Additional Exemption 5 Privileges

Provided by The Reporters Committee for Freedom of the Press
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This article is part of a series on Exemptions
This article is part of a series on Exemption 5


In addition to the deliberative process, work product, and attorney-client privileges, there are a number of additional privileges that courts have found are encompassed within Exemption 5.

Confidential Commercial Information

The U.S. Supreme Court has held that Exemption 5 incorporates a “privilege for confidential commercial information, at least to the extent that this information is generated by the Government itself in the process leading up to awarding a contract.”[1] Unlike the protection for information under Exemption 4, which applies only to information obtained from a source outside the federal government, this Exemption 5 privilege is “confined to information generated by the Federal Government itself.”[2]

This privilege is based on what was formerly Federal Rule of Civil Procedure 26(c)(7), but is now Federal Rule of Civil Procedure 26(c)(1)(G), and allows a court to order protection for “trade secret[s] or other confidential research, development, or commercial information.” [3]

If the information relates to a government contract that has been awarded or withdrawn, the privilege no longer applies, since the relevant harm is no longer present.[4] Since the privilege is designed to avoid placing the government “at a competitive disadvantage” or endangering “the consummation of the contract,” the privilege expires on the occurrence of either event.[5]

The U.S. Court of Appeals for the District of Columbia has held that since a party must show “good cause” in the civil discovery context, an agency seeking to apply this exemption “must identify an interest similar to one which courts have found sufficient to justify the ‘good cause’ standard in discovery proceedings.”[6] For example, an agency unsuccessfully claimed this privilege for research data, arguing that to release it would harm the researchers’ prospects for publishing their findings in articles.[7] However, the court could only find one case in which a federal court had granted a protective order for research data on the basis of a “researcher’s privilege,” while some other courts had either declined to recognize the privilege or held that it did not apply based on the facts of their case.[8] Based on that precedent, the court found that the agency did not successfully refute the requester’s claim that the materials requested were “routinely available” in civil litigation.[9]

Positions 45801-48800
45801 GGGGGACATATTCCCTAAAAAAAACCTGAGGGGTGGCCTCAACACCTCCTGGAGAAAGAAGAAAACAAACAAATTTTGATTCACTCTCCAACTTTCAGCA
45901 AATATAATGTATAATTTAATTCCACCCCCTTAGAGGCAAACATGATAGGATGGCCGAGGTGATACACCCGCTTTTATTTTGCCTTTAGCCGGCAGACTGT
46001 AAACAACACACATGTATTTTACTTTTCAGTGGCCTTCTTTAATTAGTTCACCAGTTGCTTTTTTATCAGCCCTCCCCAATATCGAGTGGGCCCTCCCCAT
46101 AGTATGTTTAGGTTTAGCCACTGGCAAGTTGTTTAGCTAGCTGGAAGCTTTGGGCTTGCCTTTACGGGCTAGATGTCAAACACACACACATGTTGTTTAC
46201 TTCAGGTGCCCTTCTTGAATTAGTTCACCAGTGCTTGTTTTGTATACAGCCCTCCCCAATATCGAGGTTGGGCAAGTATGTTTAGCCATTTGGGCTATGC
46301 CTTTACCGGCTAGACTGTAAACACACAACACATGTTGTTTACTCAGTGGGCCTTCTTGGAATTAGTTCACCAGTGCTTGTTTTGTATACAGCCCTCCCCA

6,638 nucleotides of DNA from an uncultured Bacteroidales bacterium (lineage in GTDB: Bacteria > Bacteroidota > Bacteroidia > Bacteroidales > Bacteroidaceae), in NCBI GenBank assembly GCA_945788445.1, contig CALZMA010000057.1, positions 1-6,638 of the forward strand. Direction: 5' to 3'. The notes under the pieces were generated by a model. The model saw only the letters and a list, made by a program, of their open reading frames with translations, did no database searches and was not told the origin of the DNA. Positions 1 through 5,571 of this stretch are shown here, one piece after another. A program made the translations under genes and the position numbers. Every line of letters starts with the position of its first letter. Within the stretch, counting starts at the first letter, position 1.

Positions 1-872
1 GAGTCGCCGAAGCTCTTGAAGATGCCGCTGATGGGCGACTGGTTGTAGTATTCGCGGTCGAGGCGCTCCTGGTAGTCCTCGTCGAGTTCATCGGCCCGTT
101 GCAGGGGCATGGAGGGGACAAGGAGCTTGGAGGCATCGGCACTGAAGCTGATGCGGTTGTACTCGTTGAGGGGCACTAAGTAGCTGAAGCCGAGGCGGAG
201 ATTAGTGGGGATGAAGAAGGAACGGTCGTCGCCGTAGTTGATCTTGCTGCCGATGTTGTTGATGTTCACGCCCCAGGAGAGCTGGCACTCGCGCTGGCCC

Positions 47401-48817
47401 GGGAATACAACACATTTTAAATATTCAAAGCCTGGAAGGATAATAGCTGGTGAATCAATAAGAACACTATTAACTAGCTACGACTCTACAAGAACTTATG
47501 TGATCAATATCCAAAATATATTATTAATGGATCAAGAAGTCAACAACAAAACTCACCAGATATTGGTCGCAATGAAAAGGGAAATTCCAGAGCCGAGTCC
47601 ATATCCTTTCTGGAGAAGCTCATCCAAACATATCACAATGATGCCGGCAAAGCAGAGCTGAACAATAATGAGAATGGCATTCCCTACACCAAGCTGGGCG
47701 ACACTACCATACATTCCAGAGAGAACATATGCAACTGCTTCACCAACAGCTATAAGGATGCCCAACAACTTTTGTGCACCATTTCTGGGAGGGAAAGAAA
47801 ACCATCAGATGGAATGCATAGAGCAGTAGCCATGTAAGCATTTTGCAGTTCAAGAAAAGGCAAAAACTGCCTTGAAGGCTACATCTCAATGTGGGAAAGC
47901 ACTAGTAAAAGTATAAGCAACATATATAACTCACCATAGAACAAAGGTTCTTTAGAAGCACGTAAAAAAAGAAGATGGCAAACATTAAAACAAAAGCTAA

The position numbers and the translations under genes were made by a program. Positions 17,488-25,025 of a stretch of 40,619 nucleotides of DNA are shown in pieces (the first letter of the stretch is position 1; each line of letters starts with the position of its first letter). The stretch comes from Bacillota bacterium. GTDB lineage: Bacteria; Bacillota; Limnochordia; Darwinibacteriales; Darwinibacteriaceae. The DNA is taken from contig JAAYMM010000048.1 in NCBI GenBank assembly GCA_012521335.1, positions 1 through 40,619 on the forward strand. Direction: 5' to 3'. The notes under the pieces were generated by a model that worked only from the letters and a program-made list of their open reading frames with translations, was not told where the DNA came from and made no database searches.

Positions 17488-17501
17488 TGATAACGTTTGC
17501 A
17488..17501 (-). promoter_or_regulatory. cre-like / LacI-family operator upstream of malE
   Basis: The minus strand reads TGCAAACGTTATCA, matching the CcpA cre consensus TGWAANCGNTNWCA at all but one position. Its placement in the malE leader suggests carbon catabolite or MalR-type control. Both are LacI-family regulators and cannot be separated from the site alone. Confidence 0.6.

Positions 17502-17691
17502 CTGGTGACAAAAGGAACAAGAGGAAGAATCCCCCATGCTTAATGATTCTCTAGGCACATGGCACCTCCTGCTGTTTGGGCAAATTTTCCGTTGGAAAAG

Statements from Air Crash Investigations

The U.S. Supreme Court has incorporated into Exemption 5 a privilege for “[c]onfidential statements made to air crash safety investigators.”[10] This privilege is commonly referred to as the “Machin” privilege, named after the case in which it was first recognized in the context of civil discovery.[11]

At least one court has declined to extend this privilege to apply to investigations unrelated to air crashes. A U.S. District Court for the District of Columbia rejected an agency’s attempt to apply this privilege to interview transcripts from an investigation of a mine collapse, reasoning that it is not “a broad ‘accident investigation privilege.’”[12]

Reporters of Expert Witnesses

One federal appeals court has recognized Exemption 5 protection for reports of expert witnesses, corresponding to Federal Rule of Civil Procedure 26(b)(4).[13] This rule provides separate rules for “[d]iscovery of facts known and opinions held by experts” depending on whether or not they are expected to be called as a witness during trial.[14]

For example, a court recognized a privilege for an outside expert’s appraisal report to an agency in a condemnation proceeding.[15] The court reasoned that applying the privilege in that situation would “protect the government’s bargaining position with the landowner during the negotiation.”[16]


  1. Merrill, 443 U.S. at 360.
  2. Id.
  3. Fed. R. Civ. Proc. 26(c)(1)(G).
  4. See id. at 360.
  5. Id.
  6. Burka v. U.S. Dep’t of Health & Human Servs., 87 F.3d 508, 518 (D.C. Cir. 1996).
  7. Id. at 519.
  8. Id. at 519-21.
  9. Id. at 521.
  10. Weber Aircraft Corp., 465 U.S. at 796 (citing Machin v. Zuckert, 316 F.2d 336 (D.C. Cir. 1963), cert. denied, 375 U.S. 896 (1963)).
  11. See UtahAmerican Energy, Inc. v. U.S. Dep’t of Labor, 700 F.Supp.2d 99, 109-110 (D.D.C. 2010).
  12. UtahAmerican Energy, Inc., 700 F.Supp.2d at 110.
  13. Hoover v. Dep’t of Interior, 611 F.2d 1132, 1142 (5th Cir. 1980).
  14. See Fed. R. Civ. Proc. 26(b)(4).
  15. Hoover, 611 F.2d at 1142.
  16. Id.